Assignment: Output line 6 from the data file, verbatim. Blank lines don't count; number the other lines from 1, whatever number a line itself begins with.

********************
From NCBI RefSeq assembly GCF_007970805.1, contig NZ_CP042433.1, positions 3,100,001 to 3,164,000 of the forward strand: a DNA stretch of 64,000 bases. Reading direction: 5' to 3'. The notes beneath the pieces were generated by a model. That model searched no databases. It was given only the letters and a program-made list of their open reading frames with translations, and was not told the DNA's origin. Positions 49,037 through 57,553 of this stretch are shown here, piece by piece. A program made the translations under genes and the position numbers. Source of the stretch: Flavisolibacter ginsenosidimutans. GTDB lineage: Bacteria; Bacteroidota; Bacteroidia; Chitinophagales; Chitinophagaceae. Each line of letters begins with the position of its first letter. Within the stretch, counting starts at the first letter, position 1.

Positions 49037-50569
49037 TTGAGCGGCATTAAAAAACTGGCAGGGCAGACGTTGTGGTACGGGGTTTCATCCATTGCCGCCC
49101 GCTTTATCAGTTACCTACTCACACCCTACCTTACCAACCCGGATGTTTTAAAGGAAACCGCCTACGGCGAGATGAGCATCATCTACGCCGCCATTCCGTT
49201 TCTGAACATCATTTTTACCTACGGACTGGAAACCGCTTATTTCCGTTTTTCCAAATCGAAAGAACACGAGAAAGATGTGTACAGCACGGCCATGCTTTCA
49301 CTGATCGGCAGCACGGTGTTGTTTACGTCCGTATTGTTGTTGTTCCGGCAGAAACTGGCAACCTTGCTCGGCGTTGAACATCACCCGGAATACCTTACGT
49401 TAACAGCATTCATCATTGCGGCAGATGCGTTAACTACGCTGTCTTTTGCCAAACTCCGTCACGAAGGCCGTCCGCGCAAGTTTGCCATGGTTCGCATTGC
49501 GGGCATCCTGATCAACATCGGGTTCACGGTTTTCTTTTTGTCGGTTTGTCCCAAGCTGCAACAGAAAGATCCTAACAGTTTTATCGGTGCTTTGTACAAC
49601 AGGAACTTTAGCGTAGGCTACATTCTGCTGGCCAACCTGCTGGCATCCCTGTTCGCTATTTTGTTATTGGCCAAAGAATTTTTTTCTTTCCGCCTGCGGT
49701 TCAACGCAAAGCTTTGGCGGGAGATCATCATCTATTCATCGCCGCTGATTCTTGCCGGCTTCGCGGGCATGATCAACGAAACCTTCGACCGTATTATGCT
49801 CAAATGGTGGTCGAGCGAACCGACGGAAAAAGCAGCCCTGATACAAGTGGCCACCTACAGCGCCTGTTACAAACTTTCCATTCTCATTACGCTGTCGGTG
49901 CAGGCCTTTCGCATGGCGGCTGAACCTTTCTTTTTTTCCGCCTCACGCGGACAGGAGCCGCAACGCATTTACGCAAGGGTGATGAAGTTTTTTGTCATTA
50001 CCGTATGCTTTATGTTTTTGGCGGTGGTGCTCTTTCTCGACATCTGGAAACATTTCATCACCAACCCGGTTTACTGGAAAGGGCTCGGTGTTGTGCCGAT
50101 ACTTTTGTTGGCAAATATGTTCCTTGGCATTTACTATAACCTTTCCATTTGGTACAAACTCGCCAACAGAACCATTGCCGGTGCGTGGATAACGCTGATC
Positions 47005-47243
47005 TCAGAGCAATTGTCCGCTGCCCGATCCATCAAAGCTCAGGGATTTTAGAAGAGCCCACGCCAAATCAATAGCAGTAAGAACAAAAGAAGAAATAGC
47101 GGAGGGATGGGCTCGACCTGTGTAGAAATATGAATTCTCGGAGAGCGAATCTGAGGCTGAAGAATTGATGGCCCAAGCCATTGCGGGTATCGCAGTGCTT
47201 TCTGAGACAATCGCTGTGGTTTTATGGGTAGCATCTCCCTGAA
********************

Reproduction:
49301 CTGATCGGCAGCACGGTGTTGTTTACGTCCGTATTGTTGTTGTTCCGGCAGAAACTGGCAACCTTGCTCGGCGTTGAACATCACCCGGAATACCTTACGT